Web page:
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  1. KD5PIV

    KD5PIV Guest

    My grandson was over yesterday and he ask about USB or LSB and how do we know which to use. He also asked, "Where in the rules does it say which sideband to use on which band?"

    I love that little brat, but he gives me a headache.:eek:

    OK, so where is the rule found? It's not in the band plan (that I could see).

    Conner is right where I want him to be so that he will ask the big question, "Can I become a Ham Grandpa?" Unfortunately Grandpa is a dummy. ;)

    Thanks for any help you can give an ODL (Old Dummy Load):eek:
  2. K2KLI

    K2KLI Banned QRZ Page

    It's not a rule, just a guideline.

    <10 mHz use LSB, >10 mHz use USB.

    The reasoning for it was the common use of 9 mHz filters for filtering out the sidebands, back in "the day."

    Hope that helps.
    Last edited: Jul 21, 2009
  3. AB1GA

    AB1GA Ham Member QRZ Page

    The standard operating practice for SSB is, as 'KLI says, to use LSB below 10 MHz, and USB above 10 MHz. This is not a regulation, nothing forbids you from using the "other" sideband, but then who would you talk to?

    The convention is, so I've heard, largely historical, based on the design of an early SSB rig. The IF was 9 MHz, which is 5 MHz below the bottom of 20 meters and 5 MHz above the top of 80 meters. When mixed with a 5-5.5 MHz VFO, the sum frequency was at 14.0-14.5 MHz, which covered 20 meters, and the difference frequency was at 4.0-3.5 MHz, which covered 80 meters.

    I wrote the 80 meter frequency range backward to indicate that with this approach the higher the VFO frequency, the lower the mixer output frequency. This also meant that if you started with an upper sideband signal on 9 MHz, you still had a USB signal on 20, but an LSB signal on 80, and thus the convention was born.

    Now, with the digital modes, all bets are off. I've heard old RTTY ops say that RTTY is LSB everywhere, and new PSK ops say that PSK is USB everywhere, and that if things don't work to just use the software "invert" switch. I'll leave it to someone else to enlighten us on that part.

  4. KD5PIV

    KD5PIV Guest


    Thanks for the great feedback!
  5. KL7AJ

    KL7AJ Ham Member QRZ Page

    Yip...the "standard" was actually all Swan's fault. They made the first multiband SSB transmitter uisng the heterodyne method, and everyone followed suit. :)

  6. SM0AOM

    SM0AOM Ham Member QRZ Page

  7. K0RGR

    K0RGR Premium Subscriber QRZ Page

    The 10 Mhz. convention has become blurred recently, anyway with the inclusion of the 5 Mhz. band, which is USB, only.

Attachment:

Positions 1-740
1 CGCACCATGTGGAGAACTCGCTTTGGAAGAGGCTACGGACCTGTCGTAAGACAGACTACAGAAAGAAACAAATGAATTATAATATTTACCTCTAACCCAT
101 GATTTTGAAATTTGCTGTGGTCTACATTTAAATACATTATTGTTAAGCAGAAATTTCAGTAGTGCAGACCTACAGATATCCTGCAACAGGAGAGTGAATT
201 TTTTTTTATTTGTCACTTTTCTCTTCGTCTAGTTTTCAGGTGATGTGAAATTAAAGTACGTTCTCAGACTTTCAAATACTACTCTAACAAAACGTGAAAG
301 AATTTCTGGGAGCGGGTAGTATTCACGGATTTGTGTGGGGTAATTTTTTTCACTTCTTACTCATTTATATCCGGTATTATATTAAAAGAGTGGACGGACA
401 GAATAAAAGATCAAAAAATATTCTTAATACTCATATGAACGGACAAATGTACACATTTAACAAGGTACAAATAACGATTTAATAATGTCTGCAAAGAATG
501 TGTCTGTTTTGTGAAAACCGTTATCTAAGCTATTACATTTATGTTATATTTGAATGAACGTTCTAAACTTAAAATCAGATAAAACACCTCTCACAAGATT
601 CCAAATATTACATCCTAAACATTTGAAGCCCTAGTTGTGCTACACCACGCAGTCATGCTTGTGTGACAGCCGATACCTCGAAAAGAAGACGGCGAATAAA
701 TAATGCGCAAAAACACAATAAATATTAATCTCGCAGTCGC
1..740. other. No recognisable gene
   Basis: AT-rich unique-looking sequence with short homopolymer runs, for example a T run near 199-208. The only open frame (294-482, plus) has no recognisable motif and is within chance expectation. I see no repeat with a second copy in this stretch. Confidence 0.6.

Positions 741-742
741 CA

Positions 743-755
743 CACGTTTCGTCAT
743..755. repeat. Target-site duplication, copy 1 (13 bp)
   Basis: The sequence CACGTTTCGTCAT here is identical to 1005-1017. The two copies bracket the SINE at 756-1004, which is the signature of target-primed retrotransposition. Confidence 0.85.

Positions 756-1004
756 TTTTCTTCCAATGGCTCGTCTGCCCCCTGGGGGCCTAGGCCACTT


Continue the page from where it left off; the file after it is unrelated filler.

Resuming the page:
I know that my father had an early SSB rig, which was centered on the 'Silver Sentry' mechanical filter, circa 1950, and as I recall it was designed to operate 20 meters and 75 meters using the single filter. I thought the IF was 9 Mhz. because he used a modified Command Set as a VFO and I believe it was a 5 Mhz. Command set. But, if we reverse that, with the IF at 5 Mhz. and the VFO at 9, the old story works. Perhaps, though, they shifted the 9 Mhz. IF carrier so that the lower sideband was selected for use on 75. I thought his exciter only had a single crystal, but my memories from 50 years ago are rather dim. I do think it's unlikely that they would have used a 9 Mhz. VFO, as VFO stability above 5 Mhz. was not great.
  8. AB1GA

    AB1GA Ham Member QRZ Page

    My apologies to all for my erroneous post, and thanks to Karl-Arne for the correction.
  9. NN4RH

    NN4RH Subscriber QRZ Page

    Would someone be considered a LID if they did use USB on 75 or 40m, or LSB on 20, 17, 15, 12, 10? Or is it merely frowned upon because of tradition?
  10. AC0GR

    AC0GR Ham Member QRZ Page

    You might be surprised at how many people you would find to talk to
    All of them telling you "YOU'RE DOING IT WRONG!" :D

  11. N5MOA

    N5MOA Subscriber QRZ Page

    Or you could do like the guy I heard two nights ago.

    He had a real nice signal around 14.182 on upper ssb, and a equally nice signal around 14.202 on lower ssb.
  12. ZL3GSL

    ZL3GSL Ham Member QRZ Page

    That isn't a problem. Just work USB at the bottom of the band, so you can tell them you are required by law to use USB at that frequency. :cool:
  13. K7JEM

    K7JEM Ham Member QRZ Page